EL CAJON, CALIF. — To the uninformed, it may look easy to become a boxing promoter. Sign a couple of talented fighters, make a few empty promises and bring a wheelbarrow to carry away the profits.
Such naivete draws chuckles from the giants of the promotional business, men such as Bob Arum, Don King, Oscar De La Hoya and Dan Goossen. They know what a cutthroat business it can be.
But nobody is chuckling these days over a group of newcomers who have avoided many of the pitfalls of their fellow novices and rapidly become a force in boxing.
In business just under three years, the promotional organization owned and operated by the Sycuan band of Native Americans already has five world champions and several interim champions among their stable of fighters, including World Boxing Council welterweight titleholder Carlos Baldomir, who will face Floyd Mayweather Jr. on Saturday at Las Vegas' Mandalay Bay Events Center.
Having a ton of optimism has helped the Sycuans. Having a ton of money in a seemingly bottomless vault has helped even more.
But most of all, what may help the Sycuans survive in a business where so many promoters have fallen through the ropes is staying power.
What's a little setback when you've been around for \o712,000 years\f7?
The Sycuan band traces its roots back to 10,000 B.C., to the San Dieguito Paleo Indians who lived in the Rancho Santa Fe area.
The Sycuans are part of the Kumeyaay tribe, which has lived in the area that is now San Diego County for thousands of years.
Nearly a century after President Ulysses S. Grant, by executive order, created Indian reservations around the country, Native Americans, bolstered by the Indian Civil Rights Act of 1968, began to exert their new power to create shining jewels on the land where once there had been little more than dust.
Until the mid-1980s, the Sycuan reservation was one square mile where the people lived in trailers, often depending on government food packages for sustenance.
Legalized gambling changed all that. It started modestly enough with bingo two decades ago.
In 1987, the U.S. Supreme Court ruled tribal governments had the authority to establish gaming operations independent of state regulations.
Guaranteed their sovereignty and aided by legislation and voter-approved propositions, the Sycuans, along with many other tribes around the country, have come a long way from bingo, building state-of-the-art, Las Vegas-style casinos with everything from roulette to poker, encircled by rows and rows of slot machines.
"Sovereignty is the most important thing we have," said Glenn Quiroga, Sycuan tribal treasurer. "With it, our land can never be taken away."
Today, the Sycuans have used income from their gaming operations and other enterprises -- income that averages more than $20 million a month -- to increase the size of the reservation to 2,000 acres, and to build on that land two championship-size golf courses, an executive course, a hotel complete with tennis courts and a casino that would fit right in on the Las Vegas Strip.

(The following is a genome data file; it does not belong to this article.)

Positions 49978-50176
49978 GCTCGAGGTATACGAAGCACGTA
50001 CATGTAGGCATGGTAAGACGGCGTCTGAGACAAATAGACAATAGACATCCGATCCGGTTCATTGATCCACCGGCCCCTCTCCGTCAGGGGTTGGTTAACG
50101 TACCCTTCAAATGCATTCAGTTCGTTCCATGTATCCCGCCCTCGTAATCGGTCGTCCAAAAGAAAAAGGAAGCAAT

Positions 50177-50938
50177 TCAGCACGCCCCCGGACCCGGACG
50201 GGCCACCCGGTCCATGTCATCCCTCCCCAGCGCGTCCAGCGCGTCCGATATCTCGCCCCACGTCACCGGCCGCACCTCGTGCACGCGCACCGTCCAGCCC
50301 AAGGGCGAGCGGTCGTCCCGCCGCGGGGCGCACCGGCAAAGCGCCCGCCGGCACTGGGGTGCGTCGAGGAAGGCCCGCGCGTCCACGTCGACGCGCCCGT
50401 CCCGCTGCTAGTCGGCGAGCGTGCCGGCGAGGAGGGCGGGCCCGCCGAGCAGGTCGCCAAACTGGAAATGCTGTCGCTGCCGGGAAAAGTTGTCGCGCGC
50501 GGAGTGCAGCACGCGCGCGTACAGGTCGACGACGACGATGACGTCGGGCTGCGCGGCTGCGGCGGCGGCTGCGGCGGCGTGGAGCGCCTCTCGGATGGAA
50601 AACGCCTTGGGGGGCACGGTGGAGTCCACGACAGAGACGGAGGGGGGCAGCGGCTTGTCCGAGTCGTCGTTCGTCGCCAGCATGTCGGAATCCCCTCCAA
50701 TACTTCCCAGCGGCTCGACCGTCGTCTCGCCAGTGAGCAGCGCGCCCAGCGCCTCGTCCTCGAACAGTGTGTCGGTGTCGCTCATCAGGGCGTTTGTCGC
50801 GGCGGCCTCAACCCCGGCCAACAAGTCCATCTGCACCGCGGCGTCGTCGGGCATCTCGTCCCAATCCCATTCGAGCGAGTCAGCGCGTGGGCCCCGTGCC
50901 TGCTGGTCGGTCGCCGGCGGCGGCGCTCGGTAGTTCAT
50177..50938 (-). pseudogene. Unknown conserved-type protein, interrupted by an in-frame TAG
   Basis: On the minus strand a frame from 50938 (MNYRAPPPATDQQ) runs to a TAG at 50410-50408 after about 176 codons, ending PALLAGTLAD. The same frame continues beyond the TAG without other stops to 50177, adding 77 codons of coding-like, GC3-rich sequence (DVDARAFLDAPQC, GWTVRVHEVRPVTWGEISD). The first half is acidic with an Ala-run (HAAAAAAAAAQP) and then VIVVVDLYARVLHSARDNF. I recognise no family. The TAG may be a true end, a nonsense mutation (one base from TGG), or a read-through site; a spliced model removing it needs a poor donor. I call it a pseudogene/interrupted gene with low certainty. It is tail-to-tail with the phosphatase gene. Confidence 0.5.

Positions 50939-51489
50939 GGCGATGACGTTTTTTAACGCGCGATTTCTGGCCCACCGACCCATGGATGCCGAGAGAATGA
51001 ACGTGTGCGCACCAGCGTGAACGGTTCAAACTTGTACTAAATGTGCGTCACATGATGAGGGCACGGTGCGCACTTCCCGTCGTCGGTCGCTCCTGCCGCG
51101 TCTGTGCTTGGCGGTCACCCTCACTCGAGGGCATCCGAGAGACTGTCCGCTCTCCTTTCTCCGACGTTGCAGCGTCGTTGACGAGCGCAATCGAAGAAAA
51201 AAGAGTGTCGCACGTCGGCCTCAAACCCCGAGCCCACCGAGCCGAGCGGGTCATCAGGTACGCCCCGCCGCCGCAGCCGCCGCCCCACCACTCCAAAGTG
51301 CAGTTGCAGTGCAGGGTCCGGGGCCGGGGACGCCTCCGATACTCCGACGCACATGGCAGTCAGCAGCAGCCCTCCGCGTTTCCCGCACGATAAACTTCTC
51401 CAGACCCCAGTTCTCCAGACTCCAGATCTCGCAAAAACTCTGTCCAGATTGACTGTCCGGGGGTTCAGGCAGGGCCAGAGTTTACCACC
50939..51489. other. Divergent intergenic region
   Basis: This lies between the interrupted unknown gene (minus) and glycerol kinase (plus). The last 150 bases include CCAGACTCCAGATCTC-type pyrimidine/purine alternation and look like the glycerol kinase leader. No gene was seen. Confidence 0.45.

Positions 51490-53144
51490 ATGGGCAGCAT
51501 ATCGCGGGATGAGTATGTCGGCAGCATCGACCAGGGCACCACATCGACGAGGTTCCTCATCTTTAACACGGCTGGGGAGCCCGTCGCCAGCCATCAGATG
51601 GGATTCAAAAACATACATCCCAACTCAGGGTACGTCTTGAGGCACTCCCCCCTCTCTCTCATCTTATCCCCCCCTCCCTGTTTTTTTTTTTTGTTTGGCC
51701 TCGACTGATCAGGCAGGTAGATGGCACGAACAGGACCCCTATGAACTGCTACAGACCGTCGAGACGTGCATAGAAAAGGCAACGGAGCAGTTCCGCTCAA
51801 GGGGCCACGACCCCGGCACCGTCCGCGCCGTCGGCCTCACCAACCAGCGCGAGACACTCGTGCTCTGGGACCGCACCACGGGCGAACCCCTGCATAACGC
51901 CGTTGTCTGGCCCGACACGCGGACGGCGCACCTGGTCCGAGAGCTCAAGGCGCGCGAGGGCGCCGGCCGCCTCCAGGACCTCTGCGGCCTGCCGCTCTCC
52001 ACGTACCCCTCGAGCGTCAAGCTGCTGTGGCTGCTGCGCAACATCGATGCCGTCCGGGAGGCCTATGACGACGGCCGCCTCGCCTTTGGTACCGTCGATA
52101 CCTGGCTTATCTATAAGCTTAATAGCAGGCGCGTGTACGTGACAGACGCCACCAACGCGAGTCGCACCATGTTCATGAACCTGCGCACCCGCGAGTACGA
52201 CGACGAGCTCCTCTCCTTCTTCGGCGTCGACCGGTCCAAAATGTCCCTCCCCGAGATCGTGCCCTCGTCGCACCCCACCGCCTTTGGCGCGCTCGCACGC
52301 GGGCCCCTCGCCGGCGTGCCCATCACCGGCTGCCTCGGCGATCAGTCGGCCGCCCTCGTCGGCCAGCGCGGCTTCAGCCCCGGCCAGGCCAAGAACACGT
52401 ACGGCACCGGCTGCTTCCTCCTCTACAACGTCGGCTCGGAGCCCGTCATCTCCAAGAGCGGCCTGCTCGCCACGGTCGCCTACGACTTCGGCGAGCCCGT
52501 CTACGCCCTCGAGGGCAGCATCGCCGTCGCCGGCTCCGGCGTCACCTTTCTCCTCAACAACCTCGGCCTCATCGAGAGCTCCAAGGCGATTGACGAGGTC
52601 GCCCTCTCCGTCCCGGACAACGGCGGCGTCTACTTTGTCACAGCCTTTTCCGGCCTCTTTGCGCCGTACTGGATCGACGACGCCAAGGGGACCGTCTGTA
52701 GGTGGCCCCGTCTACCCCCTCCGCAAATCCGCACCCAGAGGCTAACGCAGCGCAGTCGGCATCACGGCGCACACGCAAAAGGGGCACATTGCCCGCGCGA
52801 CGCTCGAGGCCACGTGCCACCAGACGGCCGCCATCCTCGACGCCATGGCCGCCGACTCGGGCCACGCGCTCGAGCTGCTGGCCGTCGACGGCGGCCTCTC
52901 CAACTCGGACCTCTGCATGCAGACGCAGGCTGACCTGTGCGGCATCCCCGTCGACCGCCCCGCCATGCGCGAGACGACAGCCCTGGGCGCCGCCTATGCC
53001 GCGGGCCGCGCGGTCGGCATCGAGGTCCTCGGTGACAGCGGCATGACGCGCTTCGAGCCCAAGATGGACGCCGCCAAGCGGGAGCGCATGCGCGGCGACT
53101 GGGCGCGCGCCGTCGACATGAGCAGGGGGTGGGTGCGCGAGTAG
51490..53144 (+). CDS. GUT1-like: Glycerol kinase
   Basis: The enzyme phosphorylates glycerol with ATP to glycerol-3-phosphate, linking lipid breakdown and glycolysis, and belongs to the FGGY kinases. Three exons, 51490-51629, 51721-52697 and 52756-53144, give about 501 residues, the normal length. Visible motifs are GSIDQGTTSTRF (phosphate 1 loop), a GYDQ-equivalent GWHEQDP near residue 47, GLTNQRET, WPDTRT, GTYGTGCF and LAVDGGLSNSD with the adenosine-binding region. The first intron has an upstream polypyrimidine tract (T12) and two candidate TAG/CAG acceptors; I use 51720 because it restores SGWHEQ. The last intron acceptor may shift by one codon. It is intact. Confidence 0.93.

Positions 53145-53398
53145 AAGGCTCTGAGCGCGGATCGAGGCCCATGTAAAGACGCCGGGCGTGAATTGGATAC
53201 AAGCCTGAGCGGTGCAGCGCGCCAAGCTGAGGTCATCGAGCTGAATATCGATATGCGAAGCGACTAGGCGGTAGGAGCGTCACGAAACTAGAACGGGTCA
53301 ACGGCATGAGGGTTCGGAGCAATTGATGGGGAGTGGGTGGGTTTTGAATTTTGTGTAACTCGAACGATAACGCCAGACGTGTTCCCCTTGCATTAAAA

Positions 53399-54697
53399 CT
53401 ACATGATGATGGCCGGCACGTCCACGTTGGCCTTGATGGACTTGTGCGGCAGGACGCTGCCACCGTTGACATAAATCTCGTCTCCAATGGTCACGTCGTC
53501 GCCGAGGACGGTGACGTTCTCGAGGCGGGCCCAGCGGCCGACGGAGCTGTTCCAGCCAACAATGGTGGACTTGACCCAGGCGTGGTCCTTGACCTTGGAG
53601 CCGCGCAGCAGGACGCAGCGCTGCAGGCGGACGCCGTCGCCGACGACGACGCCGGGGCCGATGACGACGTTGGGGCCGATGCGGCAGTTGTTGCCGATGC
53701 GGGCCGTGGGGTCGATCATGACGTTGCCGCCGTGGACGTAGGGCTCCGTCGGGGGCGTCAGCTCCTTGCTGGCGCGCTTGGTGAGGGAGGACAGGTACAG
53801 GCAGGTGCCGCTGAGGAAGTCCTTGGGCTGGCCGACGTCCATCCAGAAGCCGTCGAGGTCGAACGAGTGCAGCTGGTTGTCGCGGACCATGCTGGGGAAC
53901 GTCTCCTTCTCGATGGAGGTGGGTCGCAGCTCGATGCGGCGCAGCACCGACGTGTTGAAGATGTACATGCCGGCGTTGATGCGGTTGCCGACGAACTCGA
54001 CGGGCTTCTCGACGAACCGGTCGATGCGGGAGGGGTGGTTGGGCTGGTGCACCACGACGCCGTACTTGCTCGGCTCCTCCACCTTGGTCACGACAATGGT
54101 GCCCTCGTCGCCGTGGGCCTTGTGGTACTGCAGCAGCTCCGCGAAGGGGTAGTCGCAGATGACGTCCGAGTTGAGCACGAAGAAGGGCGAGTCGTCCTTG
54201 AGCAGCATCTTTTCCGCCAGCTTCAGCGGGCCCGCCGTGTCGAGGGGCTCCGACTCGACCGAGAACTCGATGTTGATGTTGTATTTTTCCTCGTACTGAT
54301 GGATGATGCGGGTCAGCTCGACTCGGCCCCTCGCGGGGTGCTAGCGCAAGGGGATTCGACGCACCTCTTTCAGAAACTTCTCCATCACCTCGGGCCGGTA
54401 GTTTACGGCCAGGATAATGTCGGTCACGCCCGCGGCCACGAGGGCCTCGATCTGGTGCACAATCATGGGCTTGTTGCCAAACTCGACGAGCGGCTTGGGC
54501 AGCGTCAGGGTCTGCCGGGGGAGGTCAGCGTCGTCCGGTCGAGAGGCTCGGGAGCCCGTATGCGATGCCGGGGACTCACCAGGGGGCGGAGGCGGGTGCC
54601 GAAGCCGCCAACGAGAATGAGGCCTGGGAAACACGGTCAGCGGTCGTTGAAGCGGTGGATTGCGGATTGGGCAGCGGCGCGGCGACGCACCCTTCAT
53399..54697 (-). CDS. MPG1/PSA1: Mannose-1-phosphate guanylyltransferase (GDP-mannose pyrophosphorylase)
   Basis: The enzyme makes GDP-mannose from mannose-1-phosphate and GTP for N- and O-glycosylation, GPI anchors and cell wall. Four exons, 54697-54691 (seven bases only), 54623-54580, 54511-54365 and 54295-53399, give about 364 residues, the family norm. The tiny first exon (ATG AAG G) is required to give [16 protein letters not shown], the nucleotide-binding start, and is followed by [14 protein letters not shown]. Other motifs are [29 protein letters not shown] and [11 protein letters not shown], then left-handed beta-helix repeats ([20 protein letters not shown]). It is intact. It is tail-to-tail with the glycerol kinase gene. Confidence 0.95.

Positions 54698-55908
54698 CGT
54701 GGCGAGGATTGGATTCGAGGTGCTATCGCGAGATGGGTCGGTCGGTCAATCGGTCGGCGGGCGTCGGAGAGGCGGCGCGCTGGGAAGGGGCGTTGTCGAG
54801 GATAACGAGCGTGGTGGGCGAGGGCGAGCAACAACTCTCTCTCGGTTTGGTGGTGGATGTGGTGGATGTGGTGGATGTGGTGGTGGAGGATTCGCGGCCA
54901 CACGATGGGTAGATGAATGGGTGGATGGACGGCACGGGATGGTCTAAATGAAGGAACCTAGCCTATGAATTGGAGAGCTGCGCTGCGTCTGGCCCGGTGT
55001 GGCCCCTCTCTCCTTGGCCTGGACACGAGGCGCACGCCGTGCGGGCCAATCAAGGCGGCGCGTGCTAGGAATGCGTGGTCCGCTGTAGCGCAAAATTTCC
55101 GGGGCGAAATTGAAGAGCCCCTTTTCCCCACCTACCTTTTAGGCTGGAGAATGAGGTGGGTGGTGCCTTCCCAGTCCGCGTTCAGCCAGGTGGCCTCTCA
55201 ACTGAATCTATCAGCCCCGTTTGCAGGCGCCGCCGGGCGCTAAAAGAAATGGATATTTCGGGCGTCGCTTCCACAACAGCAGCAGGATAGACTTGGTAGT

The Sycuan band is hardly the first Native American group to get involved in boxing.
Confident that they could demonstrate their ability to prosper in a high-stakes enterprise such as boxing promotion, the Sycuan tribal members also were smart enough to realize they needed someone with expertise in spotting boxing talent. They picked Scott Woodworth, a former employee of Arum and King and a former manager/promoter of heavyweights Terry and Orlin Norris and several other fighters.
"I told them when I got involved," said Woodworth, "that they could host fights at their venues, as so many others do, or they could become promoters. It would cost them a lot of money, but they could control their own destiny."
The Sycuan band and the Seminole tribe in Florida are the only Native American groups to become promoters rather than hosting fights, as do many others at sites ranging from the Mohegan Sun in Connecticut to Pechanga in Temecula.
Woodworth said even he didn't think the Sycuan operation would do this well this fast.
"We started in January of 2004 with a five-year plan," he said. "Did I think we would have five world champions in less than three years? Yeah, in my dreams. We have been blessed."
Yet for all their success, said Quiroga, the stereotypes remain.
"For such a long time, we were considered the lowest members of society," he said. "People still ask, do you live in tepees? Do you ride horses?"
The bold boxing venture is part of tribal chairman Danny Tucker's formula for breaking down those stereotypes.
"We can't shoot bows and arrows anymore," Tucker said. "We have to use our hearts and our minds."
The Sycuan boxing operation, said Quiroga, bolsters the image of the Native American band as a serious and responsible entity, both in San Diego County and the boxing world.
"We're not a fly-by-night company that's here today, gone tomorrow," Quiroga said. "We are here forever."
And have been here almost forever.